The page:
Background: In Nigeria, there is increasing urbanization and westernization of the population with resultant increase in non-communicable diseases. Though records of hospital admissions may not indicate the actual prevalence of such diseases in the community, it may provide clues about pattern and assist in disease-specific health promotion and education. Objective: We, therefore, undertook this study to describe the pattern and outcome of cardiovascular diseases (CVD) admissions in a new referral hospital in Nigeria. Methods: A five-year retrospective analysis of CVD admissions into the Medical Wards of Ekiti State University Teaching Hospital from May 2008 to April 2013 was done. SPSS IBM 20 software was used to analyze data. Results: A total of 3,076 medical admissions were recorded with 1,009 (32.80%) being CVD. Mean age of CVD patients was 61.16±15.95 years. Patients aged >65 years accounted for 478 (47.8%) of the admissions. The 3 major CVD admissions were cerebrovascular diseases (47.7%), heart failure (27.6%), and hypertensive diseases (22.0%). Deaths due to CVD were 192 (19.0%) comprising mostly 136 (13.51%), 43 (4.26%), and 12 (1.19%) of deaths due to cerebrovascular disease, heart failure, and hypertensive diseases, respectively. Most deaths occurred within 3 days of admission with a decline in mortality with increasing length of hospital stay thereafter. Mean duration of hospitalization was 8.76±7.23 days. Conclusion: Admissions from CVD to the medical wards in this hospital are high, so is mortality from them. We advocate for preventive strategies to reduce the burden of CVD and improved health care facilities to improve outcomes of their treatment.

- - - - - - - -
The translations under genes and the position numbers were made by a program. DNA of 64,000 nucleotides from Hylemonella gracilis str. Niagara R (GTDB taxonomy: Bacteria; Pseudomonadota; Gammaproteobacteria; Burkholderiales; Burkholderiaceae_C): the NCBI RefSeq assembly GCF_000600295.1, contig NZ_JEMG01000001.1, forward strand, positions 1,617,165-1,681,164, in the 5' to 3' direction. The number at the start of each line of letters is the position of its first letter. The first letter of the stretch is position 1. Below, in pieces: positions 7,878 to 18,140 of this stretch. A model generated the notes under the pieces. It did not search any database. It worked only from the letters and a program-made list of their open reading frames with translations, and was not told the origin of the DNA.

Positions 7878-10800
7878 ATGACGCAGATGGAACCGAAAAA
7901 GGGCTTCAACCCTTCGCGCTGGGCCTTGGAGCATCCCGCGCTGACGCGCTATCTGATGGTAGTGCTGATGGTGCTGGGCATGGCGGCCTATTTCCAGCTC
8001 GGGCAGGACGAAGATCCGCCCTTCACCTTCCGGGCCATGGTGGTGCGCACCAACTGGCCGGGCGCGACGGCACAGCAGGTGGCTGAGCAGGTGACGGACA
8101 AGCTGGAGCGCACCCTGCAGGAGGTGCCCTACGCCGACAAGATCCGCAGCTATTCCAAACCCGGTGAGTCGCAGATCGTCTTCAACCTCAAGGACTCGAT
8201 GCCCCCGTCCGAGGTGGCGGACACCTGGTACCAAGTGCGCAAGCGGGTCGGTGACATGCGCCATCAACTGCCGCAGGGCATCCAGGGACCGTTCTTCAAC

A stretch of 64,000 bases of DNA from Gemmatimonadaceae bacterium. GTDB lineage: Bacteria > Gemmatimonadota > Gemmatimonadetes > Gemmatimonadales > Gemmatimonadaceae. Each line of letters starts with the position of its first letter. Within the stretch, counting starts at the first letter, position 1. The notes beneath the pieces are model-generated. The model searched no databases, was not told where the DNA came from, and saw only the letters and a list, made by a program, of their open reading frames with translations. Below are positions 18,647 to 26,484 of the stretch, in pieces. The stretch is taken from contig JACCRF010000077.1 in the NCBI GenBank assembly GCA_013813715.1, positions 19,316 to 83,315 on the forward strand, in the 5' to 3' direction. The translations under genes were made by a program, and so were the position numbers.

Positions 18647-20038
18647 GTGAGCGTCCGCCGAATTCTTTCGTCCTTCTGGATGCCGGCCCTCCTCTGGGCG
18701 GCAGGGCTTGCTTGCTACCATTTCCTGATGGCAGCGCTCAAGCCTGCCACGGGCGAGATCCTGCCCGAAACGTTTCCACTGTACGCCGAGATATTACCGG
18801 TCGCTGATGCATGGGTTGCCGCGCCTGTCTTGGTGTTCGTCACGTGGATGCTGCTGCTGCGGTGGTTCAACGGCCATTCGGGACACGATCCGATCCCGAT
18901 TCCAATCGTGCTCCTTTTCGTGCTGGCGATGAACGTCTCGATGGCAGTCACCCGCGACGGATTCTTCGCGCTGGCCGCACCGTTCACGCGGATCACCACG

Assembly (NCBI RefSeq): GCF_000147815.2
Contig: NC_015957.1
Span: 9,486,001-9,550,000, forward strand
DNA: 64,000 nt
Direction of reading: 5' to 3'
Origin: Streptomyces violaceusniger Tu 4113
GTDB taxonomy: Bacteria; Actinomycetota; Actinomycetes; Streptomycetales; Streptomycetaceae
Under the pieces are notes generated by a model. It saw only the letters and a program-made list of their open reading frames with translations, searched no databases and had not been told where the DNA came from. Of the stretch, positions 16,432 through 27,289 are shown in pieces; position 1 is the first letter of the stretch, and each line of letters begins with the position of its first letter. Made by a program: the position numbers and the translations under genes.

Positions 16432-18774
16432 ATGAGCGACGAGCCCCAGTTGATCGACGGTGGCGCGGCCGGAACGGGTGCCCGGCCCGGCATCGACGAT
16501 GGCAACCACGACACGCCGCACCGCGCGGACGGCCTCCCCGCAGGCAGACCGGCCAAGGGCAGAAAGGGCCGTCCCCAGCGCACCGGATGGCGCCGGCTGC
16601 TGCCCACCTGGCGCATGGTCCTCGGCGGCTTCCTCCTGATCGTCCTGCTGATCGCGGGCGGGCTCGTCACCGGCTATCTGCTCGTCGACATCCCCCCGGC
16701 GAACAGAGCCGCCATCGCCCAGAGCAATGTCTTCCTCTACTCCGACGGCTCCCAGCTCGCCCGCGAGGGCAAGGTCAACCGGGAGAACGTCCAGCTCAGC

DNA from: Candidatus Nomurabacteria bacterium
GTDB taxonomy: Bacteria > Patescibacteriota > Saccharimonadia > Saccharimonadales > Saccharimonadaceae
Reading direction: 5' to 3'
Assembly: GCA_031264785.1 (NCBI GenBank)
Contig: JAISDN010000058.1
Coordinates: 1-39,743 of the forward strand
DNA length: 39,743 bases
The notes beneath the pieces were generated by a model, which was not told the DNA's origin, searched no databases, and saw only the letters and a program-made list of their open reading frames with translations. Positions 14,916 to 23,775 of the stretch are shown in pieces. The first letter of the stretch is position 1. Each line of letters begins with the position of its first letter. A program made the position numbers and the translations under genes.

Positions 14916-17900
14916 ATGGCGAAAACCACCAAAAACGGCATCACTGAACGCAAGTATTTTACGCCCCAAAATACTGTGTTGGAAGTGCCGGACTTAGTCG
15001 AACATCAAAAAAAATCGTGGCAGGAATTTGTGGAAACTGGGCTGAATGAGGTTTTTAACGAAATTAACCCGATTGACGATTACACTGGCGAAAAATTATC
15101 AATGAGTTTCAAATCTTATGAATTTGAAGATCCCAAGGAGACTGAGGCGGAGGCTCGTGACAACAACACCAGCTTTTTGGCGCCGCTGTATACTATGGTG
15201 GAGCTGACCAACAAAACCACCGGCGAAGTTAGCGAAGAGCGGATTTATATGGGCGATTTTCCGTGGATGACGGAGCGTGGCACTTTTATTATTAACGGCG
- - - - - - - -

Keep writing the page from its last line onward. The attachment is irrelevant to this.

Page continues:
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Cor triatriatum dextrum in an adult Nigerian
Ejiroghene M Umuerri, Omotola C Ayandele
January-June 2014, 11(1):40-42
Cor triatriatum dextrum is an exceptionally rare congenital heart disease, in which the right atrium is partitioned into two chambers by a membrane to form a triatrial heart. It is caused by persistence of the right valve of sinus venosus. The aim of presenting this case is to highlight that cor triatriatum dextrum though rare can result in right heart failure, mimicking other common causes of heart failure such as mitral valve disease. 2D-echocardiography is an important tool in making early and accurate diagnosis. We report a case of an adult Nigerian with cor triatriatum dextrum presenting with pulmonary hypertension in heart failure that was initially misdiagnosed as pulmonary tuberculosis with right heart failure at the referring center, and then mixed mitral valve disease clinically by us prior to echocardiographic assessment.